Standard and Poor’s Says Inequality Suppresses Economic Growth and State Revenue
Concerns about increases in income inequality were voiced from a surprising perspective today, when Standard and Poor’s (the bond rating agency) issued a lengthy report titled “Income Inequality Weighs On State Tax Revenues.” The report concludes that “disparity is contributing to weaker tax revenue growth by weakening the rate of overall economic expansion.”
The authors offer this explanation for the correlation between income disparities and economic growth:
…rising income inequality is a macroeconomic factor that acts as a drag on growth. There is evidence, although not conclusive at this point, that the higher savings rates of those with high incomes causes aggregate consumer spending to suffer. And since one person’s spending is another person’s income, the result is slower overall personal income growth despite continued strong income gains at the top.
An article in today’s Washington Post sums up the findings in clearer terms:
Even as income has accelerated for the affluent, it has barely kept pace with inflation for most other people. That trend can mean a double whammy for states: The wealthy often manage to shield much of their income from taxes. And they tend to spend less of it than others do, thereby limiting sales tax revenue.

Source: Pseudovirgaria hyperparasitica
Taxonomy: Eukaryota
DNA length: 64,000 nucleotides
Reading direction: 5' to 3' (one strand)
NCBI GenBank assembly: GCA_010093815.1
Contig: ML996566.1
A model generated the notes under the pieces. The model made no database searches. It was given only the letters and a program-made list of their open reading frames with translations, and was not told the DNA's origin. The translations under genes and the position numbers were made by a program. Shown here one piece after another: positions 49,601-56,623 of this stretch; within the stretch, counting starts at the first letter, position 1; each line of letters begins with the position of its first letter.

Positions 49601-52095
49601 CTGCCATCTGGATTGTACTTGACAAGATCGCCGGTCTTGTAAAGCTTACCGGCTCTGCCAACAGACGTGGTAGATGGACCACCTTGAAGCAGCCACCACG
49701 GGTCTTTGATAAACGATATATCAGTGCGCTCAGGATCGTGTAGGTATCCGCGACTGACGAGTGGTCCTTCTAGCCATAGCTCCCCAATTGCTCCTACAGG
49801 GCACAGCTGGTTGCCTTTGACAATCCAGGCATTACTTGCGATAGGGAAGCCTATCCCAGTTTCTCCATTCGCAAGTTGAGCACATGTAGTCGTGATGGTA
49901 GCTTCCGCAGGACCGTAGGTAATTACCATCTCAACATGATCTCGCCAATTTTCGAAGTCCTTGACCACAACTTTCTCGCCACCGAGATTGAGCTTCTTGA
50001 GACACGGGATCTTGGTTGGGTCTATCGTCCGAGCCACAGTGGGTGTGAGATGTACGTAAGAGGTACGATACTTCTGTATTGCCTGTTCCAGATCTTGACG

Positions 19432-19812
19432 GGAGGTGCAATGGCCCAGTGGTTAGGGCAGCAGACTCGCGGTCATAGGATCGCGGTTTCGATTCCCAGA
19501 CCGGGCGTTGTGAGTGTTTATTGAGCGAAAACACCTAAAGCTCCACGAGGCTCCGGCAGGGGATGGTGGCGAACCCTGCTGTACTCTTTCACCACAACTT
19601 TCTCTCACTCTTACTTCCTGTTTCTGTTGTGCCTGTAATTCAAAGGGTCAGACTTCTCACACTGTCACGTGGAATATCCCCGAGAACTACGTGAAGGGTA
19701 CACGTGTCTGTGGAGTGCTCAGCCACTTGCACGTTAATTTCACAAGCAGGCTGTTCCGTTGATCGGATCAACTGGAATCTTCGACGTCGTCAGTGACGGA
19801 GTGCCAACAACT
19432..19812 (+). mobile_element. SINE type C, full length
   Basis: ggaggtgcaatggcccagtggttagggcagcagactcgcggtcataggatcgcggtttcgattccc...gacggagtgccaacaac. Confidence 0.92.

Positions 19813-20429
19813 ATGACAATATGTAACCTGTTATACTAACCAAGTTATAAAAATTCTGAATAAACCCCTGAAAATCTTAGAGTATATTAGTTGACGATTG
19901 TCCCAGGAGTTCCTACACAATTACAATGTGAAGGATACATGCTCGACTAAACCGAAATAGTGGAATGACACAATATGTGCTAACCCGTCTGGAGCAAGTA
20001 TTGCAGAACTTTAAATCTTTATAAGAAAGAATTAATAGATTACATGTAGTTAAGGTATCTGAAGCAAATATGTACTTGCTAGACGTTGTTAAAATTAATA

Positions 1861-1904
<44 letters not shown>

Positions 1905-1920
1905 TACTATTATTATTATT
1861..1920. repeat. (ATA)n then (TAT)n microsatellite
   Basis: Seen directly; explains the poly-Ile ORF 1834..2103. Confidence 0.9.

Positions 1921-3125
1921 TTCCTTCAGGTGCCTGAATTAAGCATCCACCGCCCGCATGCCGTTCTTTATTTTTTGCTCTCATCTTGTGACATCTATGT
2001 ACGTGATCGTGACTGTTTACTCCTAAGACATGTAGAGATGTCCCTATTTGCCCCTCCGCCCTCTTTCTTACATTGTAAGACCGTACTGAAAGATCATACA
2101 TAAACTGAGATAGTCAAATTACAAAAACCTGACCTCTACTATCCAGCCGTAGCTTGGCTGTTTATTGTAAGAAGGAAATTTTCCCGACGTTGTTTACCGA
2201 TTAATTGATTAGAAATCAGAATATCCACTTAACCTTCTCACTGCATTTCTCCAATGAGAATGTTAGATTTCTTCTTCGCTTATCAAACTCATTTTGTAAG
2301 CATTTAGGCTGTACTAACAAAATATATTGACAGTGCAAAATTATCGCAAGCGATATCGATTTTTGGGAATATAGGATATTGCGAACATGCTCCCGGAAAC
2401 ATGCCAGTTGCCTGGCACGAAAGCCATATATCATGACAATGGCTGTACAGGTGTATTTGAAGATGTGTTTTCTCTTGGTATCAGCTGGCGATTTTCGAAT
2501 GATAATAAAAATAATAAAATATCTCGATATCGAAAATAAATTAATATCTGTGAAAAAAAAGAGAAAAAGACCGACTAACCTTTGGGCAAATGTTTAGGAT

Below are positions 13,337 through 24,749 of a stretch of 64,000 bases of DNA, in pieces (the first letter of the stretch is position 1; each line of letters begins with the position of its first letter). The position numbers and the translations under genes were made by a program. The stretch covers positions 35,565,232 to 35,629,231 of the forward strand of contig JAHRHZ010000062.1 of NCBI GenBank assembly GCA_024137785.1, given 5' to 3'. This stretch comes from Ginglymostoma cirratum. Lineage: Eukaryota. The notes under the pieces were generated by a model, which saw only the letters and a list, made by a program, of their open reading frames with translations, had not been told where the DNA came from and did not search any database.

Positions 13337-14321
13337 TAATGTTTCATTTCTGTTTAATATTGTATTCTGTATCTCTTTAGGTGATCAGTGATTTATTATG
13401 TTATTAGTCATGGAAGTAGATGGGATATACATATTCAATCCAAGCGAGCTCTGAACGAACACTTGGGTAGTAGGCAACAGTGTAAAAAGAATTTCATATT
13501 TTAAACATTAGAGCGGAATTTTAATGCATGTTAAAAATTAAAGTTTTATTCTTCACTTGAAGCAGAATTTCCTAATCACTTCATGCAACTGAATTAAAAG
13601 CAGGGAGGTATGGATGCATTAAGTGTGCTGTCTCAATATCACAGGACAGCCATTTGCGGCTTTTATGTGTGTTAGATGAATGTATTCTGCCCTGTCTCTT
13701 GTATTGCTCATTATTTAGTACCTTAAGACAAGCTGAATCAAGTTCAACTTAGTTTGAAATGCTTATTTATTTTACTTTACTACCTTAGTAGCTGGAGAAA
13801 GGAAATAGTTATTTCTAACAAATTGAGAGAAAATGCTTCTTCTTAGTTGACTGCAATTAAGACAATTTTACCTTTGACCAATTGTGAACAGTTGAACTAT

The new report provides an argument against relying solely or primarily on sales tax revenue. It concludes that the correlation between income inequality and slower revenue growth “was stronger in the sales tax-reliant states than it was for the income tax-dependent states.” Keep that in mind if Wisconsin lawmakers dust off the idea the Governor floated last year of possibly eliminating the state income tax and replacing that revenue with a huge boost in sales tax revenue.
The Standard and Poor’s report says that its analysis “suggests that through a progressive tax structure, it’s possible to counteract much of the depressing effect inequality has on tax revenue growth rates.” It adds a caution that more progressive tax structures can also increase revenue volatility. Although that’s a relevant consideration, I don’t think it’s an argument against progressive income taxes. Instead it’s a reason for relying on a balanced mix of tax sources, including a progressive income tax, and for setting aside budget reserves during periods of strong revenue growth.
By Jon Peacock